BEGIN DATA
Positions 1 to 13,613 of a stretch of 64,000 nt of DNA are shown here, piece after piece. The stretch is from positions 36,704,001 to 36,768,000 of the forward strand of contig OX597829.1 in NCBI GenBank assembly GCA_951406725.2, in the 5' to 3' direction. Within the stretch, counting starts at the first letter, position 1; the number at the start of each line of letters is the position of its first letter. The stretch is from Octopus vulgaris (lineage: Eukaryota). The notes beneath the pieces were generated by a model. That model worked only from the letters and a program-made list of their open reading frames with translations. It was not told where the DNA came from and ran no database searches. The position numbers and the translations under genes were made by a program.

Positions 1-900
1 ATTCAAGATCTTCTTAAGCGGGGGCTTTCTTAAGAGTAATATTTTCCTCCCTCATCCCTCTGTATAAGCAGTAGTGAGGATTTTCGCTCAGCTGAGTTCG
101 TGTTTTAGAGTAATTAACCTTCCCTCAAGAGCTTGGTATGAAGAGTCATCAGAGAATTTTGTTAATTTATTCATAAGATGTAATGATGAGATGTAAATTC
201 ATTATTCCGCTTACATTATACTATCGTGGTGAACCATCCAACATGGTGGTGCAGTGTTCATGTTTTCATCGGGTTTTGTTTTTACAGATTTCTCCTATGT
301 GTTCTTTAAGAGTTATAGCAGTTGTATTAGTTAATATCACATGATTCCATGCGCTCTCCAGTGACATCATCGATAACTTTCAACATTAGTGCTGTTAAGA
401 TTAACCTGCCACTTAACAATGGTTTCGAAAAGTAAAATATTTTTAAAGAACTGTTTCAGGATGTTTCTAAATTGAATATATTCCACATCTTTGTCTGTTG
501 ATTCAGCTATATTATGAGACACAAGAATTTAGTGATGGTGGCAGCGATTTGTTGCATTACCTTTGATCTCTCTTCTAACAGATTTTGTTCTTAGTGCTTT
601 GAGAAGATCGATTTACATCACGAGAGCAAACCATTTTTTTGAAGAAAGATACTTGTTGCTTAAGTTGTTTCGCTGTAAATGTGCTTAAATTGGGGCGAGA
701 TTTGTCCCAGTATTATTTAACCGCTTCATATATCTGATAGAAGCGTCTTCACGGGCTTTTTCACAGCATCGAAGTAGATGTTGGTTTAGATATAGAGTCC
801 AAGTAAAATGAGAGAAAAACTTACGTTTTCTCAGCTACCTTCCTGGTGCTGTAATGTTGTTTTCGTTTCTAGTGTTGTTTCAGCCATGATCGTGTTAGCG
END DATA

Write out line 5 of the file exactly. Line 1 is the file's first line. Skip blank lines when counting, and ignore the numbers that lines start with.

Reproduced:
201 ATTATTCCGCTTACATTATACTATCGTGGTGAACCATCCAACATGGTGGTGCAGTGTTCATGTTTTCATCGGGTTTTGTTTTTACAGATTTCTCCTATGT